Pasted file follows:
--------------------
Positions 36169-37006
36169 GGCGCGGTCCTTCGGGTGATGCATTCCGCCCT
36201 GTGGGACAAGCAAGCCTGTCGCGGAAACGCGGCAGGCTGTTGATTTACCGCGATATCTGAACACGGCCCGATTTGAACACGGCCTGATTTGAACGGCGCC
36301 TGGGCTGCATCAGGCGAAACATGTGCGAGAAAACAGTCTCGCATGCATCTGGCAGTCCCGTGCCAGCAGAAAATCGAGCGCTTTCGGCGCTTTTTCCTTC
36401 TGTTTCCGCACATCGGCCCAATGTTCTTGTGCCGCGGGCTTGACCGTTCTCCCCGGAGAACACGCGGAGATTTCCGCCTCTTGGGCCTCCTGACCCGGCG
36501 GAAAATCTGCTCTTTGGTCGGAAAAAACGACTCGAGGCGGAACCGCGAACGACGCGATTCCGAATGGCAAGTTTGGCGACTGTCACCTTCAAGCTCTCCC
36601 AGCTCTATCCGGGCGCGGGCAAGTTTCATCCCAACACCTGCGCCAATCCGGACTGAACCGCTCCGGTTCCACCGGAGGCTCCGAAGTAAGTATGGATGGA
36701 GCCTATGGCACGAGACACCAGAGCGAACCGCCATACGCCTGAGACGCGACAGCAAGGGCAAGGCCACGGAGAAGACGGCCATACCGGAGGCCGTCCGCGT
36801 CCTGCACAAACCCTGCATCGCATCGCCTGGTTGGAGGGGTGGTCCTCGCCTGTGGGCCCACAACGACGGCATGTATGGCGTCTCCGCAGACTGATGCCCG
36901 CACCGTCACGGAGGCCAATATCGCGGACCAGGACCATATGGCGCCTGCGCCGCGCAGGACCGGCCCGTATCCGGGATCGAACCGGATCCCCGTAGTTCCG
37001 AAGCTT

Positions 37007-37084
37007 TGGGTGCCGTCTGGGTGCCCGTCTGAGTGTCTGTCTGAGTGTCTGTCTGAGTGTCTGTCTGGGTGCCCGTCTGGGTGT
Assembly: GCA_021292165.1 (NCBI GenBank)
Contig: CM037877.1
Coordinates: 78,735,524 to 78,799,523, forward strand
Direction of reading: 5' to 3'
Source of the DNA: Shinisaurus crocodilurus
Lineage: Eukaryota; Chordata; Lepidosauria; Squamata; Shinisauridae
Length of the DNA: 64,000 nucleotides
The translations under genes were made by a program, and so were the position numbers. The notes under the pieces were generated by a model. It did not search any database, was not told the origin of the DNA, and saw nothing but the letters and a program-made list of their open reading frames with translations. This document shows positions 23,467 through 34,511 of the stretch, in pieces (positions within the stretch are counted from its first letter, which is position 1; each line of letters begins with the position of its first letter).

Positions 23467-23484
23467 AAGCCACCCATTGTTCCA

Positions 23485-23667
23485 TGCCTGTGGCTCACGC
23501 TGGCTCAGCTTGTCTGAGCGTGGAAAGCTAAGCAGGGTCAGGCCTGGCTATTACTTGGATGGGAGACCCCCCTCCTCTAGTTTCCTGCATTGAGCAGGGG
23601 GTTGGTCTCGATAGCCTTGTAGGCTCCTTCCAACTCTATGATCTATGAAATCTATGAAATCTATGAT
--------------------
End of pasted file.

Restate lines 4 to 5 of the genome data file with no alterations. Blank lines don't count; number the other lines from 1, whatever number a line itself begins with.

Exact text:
36301 TGGGCTGCATCAGGCGAAACATGTGCGAGAAAACAGTCTCGCATGCATCTGGCAGTCCCGTGCCAGCAGAAAATCGAGCGCTTTCGGCGCTTTTTCCTTC
36401 TGTTTCCGCACATCGGCCCAATGTTCTTGTGCCGCGGGCTTGACCGTTCTCCCCGGAGAACACGCGGAGATTTCCGCCTCTTGGGCCTCCTGACCCGGCG